Mario Bevilacqua, Direttore, Centro di Studi sulla Cultura e l’Immagine di Roma
Clare Hornsby, Research Fellow, British School at Rome

Honorary Committee
Elisa Debenedetti, Andrea De Pasquale, Marcello Fagiolo, Carlo Gasparri, Barbara Jatta,
Tim Knox, Maria Vittoria Marini Clarelli, Stephen Milner, Martin Postle.

Scientific Committee
Mario Bevilacqua, Amanda Claridge, Clare Hornsby, Ian Jenkins, Harriet O’Neill,
Susanna Pasquali, Jonny Yarker

W E D N E S D A Y ,  1 1  D E C E M B E R  2 0 1 9

British School at Rome

18.00  Stephen Milner (Director BSR), Welcome

18.15  Keynote Address
• Carlo Gasparri, La collezione di sculture antiche in Villa Albani a Roma: Una storia ancora da scrivere

18.40  Keynote Address
• Salvatore Settis, Lo specchio dei principi: Fra Villa Albani e il Museo Torlonia

T H U R S D A Y ,  1 2  D E C E M B E R  2 0 1 9

British School at Rome

9.30  Social and Cultural History
Chair: Adriano Aymonino
• Angela Cipriani, Il cardinale Alessandro Albani nei manoscritti del Diario di Romannella Biblioteca Casanatense, 1762–73
• Heather Hyde Minor, Winckelmann and Albani: Text and Pretext
• Ginevra Odone, Rivalità e gelosie tra antiquari: Il Conte di Caylus, il cardinale Alessandro Albani e i loro intermediari
• Brigitte Kuhn-Forte, Alessandro Albani e Winckelmann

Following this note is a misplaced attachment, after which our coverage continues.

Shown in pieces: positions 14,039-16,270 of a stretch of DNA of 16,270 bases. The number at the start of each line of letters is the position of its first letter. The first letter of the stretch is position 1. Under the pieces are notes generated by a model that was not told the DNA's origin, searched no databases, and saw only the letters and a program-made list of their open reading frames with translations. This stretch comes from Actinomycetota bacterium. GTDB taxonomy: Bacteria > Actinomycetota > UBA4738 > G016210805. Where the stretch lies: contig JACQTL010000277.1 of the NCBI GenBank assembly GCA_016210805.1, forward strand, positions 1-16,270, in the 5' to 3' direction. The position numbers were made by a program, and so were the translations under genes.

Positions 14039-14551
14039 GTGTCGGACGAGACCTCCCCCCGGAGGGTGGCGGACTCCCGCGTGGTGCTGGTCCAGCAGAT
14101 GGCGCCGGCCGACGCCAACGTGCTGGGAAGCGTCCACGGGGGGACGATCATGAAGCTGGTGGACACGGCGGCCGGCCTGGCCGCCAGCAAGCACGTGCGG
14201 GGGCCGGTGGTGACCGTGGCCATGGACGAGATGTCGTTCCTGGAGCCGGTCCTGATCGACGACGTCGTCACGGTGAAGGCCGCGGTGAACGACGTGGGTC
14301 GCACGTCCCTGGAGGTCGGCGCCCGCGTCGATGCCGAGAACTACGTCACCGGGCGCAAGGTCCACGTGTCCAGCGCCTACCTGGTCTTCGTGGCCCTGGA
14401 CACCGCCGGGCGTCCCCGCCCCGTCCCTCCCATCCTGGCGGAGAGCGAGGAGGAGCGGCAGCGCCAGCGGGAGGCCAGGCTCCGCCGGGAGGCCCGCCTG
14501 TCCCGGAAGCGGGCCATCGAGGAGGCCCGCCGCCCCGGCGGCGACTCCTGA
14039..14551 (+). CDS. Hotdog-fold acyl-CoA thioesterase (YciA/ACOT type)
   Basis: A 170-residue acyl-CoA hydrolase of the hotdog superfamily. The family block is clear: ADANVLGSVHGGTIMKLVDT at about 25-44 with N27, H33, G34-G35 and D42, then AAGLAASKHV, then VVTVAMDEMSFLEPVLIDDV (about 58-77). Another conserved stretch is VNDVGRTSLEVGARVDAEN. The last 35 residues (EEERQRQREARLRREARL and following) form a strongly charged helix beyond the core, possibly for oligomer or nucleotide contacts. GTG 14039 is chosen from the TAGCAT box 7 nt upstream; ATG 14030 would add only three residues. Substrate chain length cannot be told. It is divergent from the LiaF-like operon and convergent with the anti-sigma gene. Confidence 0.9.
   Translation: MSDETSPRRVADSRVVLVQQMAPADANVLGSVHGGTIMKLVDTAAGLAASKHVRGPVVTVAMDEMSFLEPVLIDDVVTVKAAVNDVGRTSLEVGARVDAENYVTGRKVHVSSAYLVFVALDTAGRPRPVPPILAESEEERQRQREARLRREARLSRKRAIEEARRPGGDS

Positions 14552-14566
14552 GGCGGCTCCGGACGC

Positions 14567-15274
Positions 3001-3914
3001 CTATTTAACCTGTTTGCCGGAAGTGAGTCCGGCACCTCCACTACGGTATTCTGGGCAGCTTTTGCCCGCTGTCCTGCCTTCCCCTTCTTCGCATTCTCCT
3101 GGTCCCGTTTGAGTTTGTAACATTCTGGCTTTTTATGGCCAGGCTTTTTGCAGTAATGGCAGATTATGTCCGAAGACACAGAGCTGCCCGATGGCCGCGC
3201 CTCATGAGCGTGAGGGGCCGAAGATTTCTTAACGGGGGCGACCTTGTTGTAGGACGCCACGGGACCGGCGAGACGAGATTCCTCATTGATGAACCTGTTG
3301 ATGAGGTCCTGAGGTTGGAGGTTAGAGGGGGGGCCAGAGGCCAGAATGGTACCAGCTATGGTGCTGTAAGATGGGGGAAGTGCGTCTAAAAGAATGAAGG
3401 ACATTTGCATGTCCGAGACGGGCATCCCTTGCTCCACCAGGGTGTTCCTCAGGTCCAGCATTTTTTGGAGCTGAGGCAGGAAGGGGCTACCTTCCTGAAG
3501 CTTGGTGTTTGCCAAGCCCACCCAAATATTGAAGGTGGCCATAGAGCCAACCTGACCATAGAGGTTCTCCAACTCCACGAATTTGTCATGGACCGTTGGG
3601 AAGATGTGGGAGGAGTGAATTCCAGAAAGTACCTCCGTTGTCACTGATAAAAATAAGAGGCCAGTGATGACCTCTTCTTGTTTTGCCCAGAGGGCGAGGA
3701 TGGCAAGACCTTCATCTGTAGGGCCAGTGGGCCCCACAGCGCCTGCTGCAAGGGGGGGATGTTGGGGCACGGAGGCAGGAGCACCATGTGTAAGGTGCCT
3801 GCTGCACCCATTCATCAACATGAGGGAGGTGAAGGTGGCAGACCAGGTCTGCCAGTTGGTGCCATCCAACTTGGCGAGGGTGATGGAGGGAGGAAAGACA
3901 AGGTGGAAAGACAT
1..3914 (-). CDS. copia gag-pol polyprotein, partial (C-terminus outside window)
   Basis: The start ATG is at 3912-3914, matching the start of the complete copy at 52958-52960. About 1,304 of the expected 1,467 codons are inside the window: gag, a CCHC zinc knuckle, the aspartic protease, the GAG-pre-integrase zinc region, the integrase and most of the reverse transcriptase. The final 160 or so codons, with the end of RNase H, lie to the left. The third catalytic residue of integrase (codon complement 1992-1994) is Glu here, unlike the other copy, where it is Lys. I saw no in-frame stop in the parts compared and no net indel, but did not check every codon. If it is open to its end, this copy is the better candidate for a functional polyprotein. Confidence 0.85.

10.45  Discussion and coffee break

11.30  Art and Diplomacy
Chair: Susanna Pasquali
• Maëlig Chauvin, Il cardinale Alessandro Albani e i regali diplomatici: l’arte al servizio della politica
• Susanne Mueller-Bechtel, Il principe ereditario di Sassonia Federico Cristiano, Alessandro Albani e le arti
• Matteo Borchia, I vantaggi della diplomazia: Alessandro Albani protettore di artisti tra Roma e l’Europa

12.15  Discussion followed by a lunch break

14.00  Art and Collecting: Museo Cartaceo
Chair: Clare Hornsby
• Adriano Aymonino and Colin Thom, Introducing the Adam Letters Project
• Lisa Beaven, Fashioning a New Classical Aesthetic: Camillo Massimo, Alessandro Albani, and the Palace at the Quattro Fontane
• Francesca Favaro, Il privilegio di copiare: Apprendere l’architettura nella biblioteca di Alessandro Albani. Le copie prodotte da B.A. Vittone (1704–1770)
• Rea Alexandratos, Albani Drawings and Prints in the British Royal Collection: George III’s Purchase of 1762

15.15  Discussion and coffee break

16.00  Painting
Chair: Maria Celeste Cola
• Robin Simon, The Significance of Alessandro Albani’s Patronage of Richard Wilson
• Steffi Roettgen, ‘Noi non siamo venuti che per vedere il Parnasso di Mengs’: Note sul complesso rapporto del pittore sassone con il cardinale Albani

17.00  Discussion and close

F R I D A Y ,  1 3  D E C E M B E R  2 0 1 9

Biblioteca Nazionale Centrale

9.30  Archives, Library, and Literature
Chair: Andrea de Pasquale

• Andrea de Pasquale, Introduction to the session
• Alviera Bussotti, Alessandro Albani mecenate delle lettere
• Brunella Paolini, Alessandro Albani nell’archivio di famiglia di Villa Imperiale a Pesaro
• Antonio Becchi, Bibliotheca Albana Romana: Documenti inediti e prospettive di ricerca

10.30  Discussion and coffee break

11.15  Architecture: Villa and Architect
Chair: Marcello Fagiolo
• Susanna Pasquali, Phases of Construction at Villa Albani: What We Know So Far
• Patricia Baker and Giacomo Savani, ‘Contriv’d according to the strictest Rules of Art’: The Reception of Roman Baths and Gardens at Villa Albani
• Elisa Debenedetti, ‘Studi sul Settecento Romano’: Villa Albani nei Taccuini di Carlo Marchionni
• Alessandro Spila, Carlo Marchionni a villa Albani: Una possibile evoluzione progettuale

12.30  Discussion followed by a lunch break

14.00  Archaeology and Antiquarianism
Chair: Carlo Gasparri